BAI PING End­less foul air may mo­ti­vate leg­is­la­tors

China Daily (Canada) - - CHINA -

As we en­joy the pre­cious lull of clear skies af­ter the heavy smog — ar­guably the worst ever — re­treated from Bei­jing and large swaths of north­ern China on Thurs­day, some are al­ready hop­ing the smog will hit again, and harder, to greet thou­sands of leg­is­la­tors and of­fi­cials who will ar­rive next week for the an­nual two ses­sions.

One of the ill-wish­ers who pro­fessed to this “mean spirit” on so­cial me­dia told me she wanted the del­e­gates to breathe in the filthy air day af­ter day, like lo­cal res­i­dents have, and see for them­selves the gloomy blan­ket of haze over the cap­i­tal. Then they would be mo­ti­vated to have se­ri­ous and mean­ing­ful dis­cus­sions to find so­lu­tions to the air pol­lu­tion woes.

I’m am­biva­lent about such sar­casm, be­cause I dread re­liv­ing the ex­pe­ri­ence. It an­guished me ev­ery morn­ing when I walked my 5-year-old son, wear­ing a face mask, to his kinder­garten in a suf­fo­cat­ing and apoc­a­lyp­tic haze. Yet a part of me agrees with the wish for stronger stim­uli to jolt de­ci­sion-mak­ers into quicker and more ef­fec­tive ac­tion.

Fear and frus­tra­tion have in­ten­si­fied as smog re­peat­edly shrouded the city and other parts of the coun­try to ev­er­greater de­grees. A sense of de­spair and help­less­ness is tak­ing hold as the pub­lic re­al­izes a na­tional anti-pol­lu­tion cam­paign lacks the strate­gic co­her­ence to de­ter the on­slaught of smog.

Much hope has been pinned on the govern­ment’s moves to halt some in­dus­trial pro­duc­tion and re­duce out­puts to curb emis­sions in Bei­jing and sur­round­ing ar­eas. That was af­ter the city reg­is­tered record lev­els of air pol­lu­tion in Jan­uary 2013.

But one year on, the lo­cal govern­ment’s re­sponse to se­vere air pol­lu­tion re­mains largely the sub­ject of pub­lic ridicule.

In the lat­est in­ci­dent, mem­bers of the pub­lic were alarmed by the hands-off pos­ture re­gard­ing the set­ting off of fire­works, a tra­di­tional way to cel­e­brate the Chi­nese New Year and a po­ten­tial source of air pol­lu­tion. Fire­works dis­plays cli­maxed dur­ing the Lan­tern Fes­ti­val, in the mid­dle of the month mark­ing the end of the hol­i­day, when the air was heav­ily pol­luted.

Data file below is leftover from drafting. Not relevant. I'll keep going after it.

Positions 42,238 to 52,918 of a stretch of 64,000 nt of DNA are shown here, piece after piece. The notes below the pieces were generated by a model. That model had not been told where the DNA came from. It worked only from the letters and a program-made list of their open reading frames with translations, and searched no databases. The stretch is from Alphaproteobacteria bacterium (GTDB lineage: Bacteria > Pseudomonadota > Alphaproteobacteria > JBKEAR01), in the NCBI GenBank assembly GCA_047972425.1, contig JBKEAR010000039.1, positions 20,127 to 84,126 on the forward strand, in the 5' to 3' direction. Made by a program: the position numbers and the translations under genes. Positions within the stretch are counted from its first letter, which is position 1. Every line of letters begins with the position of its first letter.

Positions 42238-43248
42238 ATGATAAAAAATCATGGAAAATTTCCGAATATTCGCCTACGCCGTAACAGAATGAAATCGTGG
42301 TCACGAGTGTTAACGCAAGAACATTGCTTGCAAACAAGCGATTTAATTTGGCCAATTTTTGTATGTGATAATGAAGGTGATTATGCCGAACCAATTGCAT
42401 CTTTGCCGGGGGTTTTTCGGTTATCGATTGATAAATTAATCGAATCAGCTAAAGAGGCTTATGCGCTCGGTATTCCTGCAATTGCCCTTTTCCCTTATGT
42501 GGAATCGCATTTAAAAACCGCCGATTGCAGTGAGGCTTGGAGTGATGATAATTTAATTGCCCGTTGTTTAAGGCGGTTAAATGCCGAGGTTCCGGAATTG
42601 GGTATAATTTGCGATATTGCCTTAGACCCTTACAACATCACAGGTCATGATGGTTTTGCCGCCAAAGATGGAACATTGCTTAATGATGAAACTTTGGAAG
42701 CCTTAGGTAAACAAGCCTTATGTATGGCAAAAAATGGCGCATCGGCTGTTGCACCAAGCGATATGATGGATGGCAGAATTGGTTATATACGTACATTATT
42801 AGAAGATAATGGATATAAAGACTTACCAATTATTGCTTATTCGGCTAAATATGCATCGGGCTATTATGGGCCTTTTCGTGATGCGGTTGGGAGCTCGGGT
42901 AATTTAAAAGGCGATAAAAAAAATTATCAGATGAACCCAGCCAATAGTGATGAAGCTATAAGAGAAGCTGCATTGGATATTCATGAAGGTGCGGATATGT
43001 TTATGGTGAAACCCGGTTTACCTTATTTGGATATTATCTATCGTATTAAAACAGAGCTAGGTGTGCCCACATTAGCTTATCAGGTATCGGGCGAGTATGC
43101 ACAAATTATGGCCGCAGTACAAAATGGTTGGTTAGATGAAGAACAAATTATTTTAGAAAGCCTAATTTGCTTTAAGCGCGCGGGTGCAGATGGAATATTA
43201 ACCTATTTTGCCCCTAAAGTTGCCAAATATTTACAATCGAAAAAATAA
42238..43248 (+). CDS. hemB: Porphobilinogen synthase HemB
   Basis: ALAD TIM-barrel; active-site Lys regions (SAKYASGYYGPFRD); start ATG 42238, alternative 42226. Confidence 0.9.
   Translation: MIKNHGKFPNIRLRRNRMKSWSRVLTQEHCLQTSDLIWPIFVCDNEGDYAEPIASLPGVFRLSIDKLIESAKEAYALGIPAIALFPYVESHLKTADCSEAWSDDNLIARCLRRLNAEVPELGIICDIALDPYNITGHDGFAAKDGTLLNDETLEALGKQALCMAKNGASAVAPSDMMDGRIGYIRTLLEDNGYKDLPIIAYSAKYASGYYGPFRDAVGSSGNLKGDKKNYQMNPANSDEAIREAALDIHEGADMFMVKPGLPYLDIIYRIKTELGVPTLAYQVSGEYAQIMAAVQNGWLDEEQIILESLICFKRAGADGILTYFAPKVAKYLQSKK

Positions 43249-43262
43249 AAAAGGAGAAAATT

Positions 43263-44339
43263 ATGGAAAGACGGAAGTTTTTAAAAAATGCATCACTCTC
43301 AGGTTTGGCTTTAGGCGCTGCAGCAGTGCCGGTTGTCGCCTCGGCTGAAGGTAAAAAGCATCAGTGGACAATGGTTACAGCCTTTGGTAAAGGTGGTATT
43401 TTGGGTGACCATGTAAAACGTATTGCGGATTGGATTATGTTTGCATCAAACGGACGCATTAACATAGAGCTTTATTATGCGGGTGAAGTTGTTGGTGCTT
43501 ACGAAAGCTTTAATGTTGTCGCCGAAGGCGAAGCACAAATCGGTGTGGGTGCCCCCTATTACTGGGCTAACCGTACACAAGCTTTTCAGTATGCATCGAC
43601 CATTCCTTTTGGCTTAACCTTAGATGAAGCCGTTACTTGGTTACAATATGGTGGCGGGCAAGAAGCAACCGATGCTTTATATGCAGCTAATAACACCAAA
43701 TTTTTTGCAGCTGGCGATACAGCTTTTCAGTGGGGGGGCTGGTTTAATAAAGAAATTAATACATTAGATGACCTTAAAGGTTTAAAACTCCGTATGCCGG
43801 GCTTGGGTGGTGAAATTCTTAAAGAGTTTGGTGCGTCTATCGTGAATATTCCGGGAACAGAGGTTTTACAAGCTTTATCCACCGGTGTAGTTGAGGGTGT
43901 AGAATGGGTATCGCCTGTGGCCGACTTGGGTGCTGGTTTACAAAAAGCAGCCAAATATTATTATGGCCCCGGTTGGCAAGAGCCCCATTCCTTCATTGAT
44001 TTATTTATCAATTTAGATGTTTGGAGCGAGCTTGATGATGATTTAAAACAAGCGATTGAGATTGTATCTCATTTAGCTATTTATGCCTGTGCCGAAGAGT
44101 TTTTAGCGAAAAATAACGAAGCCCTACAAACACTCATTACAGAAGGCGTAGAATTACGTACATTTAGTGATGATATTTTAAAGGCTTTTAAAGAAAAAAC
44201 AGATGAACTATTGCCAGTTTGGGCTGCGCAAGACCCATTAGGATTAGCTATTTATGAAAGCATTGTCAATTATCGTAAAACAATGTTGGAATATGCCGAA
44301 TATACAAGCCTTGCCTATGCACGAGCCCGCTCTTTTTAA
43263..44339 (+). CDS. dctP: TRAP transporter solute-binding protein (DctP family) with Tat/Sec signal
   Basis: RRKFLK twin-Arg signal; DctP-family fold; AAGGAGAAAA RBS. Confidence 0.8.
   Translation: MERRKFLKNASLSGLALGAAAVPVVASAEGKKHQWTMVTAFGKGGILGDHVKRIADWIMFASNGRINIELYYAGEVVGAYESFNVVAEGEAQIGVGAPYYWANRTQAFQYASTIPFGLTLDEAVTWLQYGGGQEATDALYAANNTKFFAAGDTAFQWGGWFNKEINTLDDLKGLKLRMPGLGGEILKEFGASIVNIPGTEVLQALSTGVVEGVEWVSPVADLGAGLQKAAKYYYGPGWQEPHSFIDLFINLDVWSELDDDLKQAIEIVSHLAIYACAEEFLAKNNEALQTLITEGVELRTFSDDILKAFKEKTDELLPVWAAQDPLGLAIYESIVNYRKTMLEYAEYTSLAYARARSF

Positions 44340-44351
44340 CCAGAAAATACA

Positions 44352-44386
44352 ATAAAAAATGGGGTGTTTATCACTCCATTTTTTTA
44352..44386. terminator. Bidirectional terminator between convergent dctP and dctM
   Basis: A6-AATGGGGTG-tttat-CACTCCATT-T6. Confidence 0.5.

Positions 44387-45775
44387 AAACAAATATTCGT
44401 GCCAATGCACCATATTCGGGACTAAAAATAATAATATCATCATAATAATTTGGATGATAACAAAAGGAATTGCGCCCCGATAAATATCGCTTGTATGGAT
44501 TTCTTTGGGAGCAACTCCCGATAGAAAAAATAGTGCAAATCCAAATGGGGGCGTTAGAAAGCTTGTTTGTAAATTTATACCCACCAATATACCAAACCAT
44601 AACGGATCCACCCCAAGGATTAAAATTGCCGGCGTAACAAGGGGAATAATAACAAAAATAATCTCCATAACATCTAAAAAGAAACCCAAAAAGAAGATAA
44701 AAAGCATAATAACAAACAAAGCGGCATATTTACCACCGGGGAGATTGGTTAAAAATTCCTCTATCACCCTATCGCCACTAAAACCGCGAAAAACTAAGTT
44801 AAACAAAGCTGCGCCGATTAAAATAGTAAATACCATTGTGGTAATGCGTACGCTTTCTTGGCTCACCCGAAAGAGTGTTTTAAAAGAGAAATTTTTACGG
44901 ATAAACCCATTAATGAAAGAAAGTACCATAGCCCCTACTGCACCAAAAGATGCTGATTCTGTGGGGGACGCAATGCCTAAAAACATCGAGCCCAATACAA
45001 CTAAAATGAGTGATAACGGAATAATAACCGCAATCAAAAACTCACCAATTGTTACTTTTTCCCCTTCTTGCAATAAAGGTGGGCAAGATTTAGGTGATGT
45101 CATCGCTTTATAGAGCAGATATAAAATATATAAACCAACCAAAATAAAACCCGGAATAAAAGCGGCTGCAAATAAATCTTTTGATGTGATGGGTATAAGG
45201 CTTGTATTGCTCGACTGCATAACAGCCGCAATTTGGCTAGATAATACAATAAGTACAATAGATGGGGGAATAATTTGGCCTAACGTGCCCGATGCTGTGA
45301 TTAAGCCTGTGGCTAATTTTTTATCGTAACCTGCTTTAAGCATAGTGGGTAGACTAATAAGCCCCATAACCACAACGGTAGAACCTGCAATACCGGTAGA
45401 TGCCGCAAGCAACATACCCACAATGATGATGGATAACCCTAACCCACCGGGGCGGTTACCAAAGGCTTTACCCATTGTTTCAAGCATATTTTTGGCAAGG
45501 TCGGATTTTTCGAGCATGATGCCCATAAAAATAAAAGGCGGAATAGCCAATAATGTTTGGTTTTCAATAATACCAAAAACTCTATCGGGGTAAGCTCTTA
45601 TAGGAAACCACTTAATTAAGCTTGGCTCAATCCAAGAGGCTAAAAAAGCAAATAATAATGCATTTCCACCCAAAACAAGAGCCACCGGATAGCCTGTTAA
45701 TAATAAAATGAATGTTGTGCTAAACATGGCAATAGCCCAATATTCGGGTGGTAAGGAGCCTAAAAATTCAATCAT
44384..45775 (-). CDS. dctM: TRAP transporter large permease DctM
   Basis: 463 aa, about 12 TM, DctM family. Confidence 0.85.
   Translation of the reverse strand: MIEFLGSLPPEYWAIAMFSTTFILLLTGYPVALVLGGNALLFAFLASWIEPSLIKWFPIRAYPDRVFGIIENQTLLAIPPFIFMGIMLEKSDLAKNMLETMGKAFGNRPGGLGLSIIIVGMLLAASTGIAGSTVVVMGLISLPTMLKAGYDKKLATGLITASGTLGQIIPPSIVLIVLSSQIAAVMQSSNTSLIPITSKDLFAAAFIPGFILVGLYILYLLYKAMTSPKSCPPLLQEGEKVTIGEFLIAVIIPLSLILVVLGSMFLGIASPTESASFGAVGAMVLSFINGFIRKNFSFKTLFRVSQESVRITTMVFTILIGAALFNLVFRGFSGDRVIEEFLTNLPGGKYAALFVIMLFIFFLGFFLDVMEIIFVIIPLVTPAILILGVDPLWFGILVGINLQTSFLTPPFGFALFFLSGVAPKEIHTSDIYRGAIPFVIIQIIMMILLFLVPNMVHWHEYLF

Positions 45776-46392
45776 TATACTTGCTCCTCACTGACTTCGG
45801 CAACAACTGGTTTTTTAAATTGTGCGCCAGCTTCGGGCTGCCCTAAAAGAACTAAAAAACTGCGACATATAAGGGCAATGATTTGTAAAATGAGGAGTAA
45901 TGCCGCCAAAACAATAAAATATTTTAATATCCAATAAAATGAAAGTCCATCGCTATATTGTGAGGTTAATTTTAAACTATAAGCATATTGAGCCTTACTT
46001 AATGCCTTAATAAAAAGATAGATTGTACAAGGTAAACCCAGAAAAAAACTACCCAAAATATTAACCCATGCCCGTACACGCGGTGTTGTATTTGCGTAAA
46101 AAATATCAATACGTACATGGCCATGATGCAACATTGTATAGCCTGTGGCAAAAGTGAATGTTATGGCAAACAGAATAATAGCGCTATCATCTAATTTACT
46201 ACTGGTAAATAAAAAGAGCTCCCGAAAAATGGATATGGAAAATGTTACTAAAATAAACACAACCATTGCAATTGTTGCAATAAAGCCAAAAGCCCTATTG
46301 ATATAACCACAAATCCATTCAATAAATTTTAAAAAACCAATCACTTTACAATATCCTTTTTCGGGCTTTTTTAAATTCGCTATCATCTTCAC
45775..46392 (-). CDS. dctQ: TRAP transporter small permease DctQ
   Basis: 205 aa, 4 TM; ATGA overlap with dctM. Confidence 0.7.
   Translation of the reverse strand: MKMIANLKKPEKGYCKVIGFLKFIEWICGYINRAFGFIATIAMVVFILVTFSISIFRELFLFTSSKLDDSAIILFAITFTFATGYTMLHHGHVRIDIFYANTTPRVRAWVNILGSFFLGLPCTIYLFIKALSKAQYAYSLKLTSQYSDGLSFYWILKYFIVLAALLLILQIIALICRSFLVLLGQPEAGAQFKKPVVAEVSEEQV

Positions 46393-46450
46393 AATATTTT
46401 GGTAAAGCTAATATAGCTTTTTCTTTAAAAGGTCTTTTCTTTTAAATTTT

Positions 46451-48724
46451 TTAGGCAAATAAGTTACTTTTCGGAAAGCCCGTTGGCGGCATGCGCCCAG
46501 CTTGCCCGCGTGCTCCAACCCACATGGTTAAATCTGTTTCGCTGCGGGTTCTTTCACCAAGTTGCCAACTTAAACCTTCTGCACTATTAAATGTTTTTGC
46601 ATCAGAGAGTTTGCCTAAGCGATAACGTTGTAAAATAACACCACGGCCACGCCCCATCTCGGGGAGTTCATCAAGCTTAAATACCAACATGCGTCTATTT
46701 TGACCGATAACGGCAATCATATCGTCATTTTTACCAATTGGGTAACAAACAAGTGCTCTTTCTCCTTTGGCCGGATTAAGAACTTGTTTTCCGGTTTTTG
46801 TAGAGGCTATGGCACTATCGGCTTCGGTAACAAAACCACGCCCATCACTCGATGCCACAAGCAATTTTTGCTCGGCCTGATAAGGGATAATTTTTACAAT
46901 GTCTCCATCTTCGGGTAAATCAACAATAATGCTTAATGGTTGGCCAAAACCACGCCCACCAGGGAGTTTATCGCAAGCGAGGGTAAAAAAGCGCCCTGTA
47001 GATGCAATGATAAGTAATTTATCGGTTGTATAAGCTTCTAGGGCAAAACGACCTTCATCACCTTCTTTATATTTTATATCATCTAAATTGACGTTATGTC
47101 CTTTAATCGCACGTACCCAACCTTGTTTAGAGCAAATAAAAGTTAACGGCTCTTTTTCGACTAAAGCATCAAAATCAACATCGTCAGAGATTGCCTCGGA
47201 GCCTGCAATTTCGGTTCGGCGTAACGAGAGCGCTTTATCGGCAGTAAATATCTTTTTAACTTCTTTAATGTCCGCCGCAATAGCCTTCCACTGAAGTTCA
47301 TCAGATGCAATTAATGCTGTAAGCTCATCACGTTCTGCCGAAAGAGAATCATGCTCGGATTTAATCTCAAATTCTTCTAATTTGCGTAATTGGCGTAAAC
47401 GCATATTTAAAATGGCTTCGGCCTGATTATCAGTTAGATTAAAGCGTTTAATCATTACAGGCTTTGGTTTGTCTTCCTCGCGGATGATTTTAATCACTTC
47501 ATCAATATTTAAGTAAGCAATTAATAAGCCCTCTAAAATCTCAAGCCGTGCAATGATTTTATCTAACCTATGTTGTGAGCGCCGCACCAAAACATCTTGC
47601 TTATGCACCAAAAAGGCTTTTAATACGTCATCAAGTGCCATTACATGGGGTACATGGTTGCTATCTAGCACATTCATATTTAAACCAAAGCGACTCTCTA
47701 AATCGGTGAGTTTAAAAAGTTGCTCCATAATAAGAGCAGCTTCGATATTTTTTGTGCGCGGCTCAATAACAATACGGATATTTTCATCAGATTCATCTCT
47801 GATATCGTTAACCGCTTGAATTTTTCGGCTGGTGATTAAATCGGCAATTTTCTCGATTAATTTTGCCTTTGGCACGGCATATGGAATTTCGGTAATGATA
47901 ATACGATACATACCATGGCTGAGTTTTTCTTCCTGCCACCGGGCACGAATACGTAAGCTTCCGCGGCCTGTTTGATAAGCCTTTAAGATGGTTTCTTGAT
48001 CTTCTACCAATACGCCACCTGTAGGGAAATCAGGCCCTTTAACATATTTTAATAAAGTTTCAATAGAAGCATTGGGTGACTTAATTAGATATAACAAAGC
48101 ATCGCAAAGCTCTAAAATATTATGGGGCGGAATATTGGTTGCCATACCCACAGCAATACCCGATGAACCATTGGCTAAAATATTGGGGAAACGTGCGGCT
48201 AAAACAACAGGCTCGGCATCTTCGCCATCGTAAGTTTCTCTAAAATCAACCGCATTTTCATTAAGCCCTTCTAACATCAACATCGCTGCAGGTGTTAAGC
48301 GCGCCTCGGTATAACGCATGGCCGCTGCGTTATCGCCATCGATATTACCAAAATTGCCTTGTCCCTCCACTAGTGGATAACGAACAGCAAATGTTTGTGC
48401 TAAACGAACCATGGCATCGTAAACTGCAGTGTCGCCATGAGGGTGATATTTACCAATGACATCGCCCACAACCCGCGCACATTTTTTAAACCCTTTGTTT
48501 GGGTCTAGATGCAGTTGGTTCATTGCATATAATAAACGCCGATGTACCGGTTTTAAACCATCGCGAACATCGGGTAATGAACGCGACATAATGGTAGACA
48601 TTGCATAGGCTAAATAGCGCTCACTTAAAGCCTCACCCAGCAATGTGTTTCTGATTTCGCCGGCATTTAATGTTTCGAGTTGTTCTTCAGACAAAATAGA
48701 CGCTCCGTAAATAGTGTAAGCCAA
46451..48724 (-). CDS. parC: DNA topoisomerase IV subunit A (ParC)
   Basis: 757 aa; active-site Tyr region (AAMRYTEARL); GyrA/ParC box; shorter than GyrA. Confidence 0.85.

Why did Bei­jing fail to is­sue any heavy smog warn­ings to its cit­i­zens and take ac­tion to stop the spree — ba­si­cally, to fol­low its own anti-pol­lu­tion rules? Pos­si­ble an­swer: pub­lic em­ploy­ees were en­joy­ing their days off, too.

The smog last week ap­peared to have caught of­fi­cials off-guard every­where, just like be­fore. As cities scram­bled to im­pose last-minute mea­sures meant to al­le­vi­ate smog, hap­less res­i­dents still had to hope for strong winds to clear the skies.

At a deeper level, people still be­lieve many of­fi­cials lack the will to act quickly and de­ci­sively be­cause po­lit­i­cal ca­reers hinge on eco­nomic per­for­mance. Growth seems to out­weigh en­vi­ron­men­tal pro­tec­tion, which not only can be costly but is thought to slow the pace of lo­cal eco­nomic growth.

Al­though the govern­ment has vowed to hold top lo­cal of­fi­cials ac­count­able if heavy air pol­lu­tion continues for three con­sec­u­tive days as a re­sult of neg­li­gence, there has been no re­port of any­one be­ing pun­ished for the past string of smog.

Ex­perts have be­come more pes­simistic about the prospect of win­ning the bat­tle for clear blue skies. They fore­see chronic air pol­lu­tion for an­other 10-20 years as China’s ur­ban­iza­tion ac­cel­er­ates and clus­ters of cities con­tinue to mush­room.

But there is no dodg­ing the is­sue of air pol­lu­tion as it has quickly shot to the top of the pub­lic’s list of con­cerns. We all know smog will strike again in the fu­ture. Per­haps we’d be bet­ter off, af­ter all, to see it come next week to bring the ur­gency of the sit­u­a­tion home to law­mak­ers. The writer is edi­tor-at-large of China Daily. Con­tact the writer at dr.baip­ing@gmail. com.

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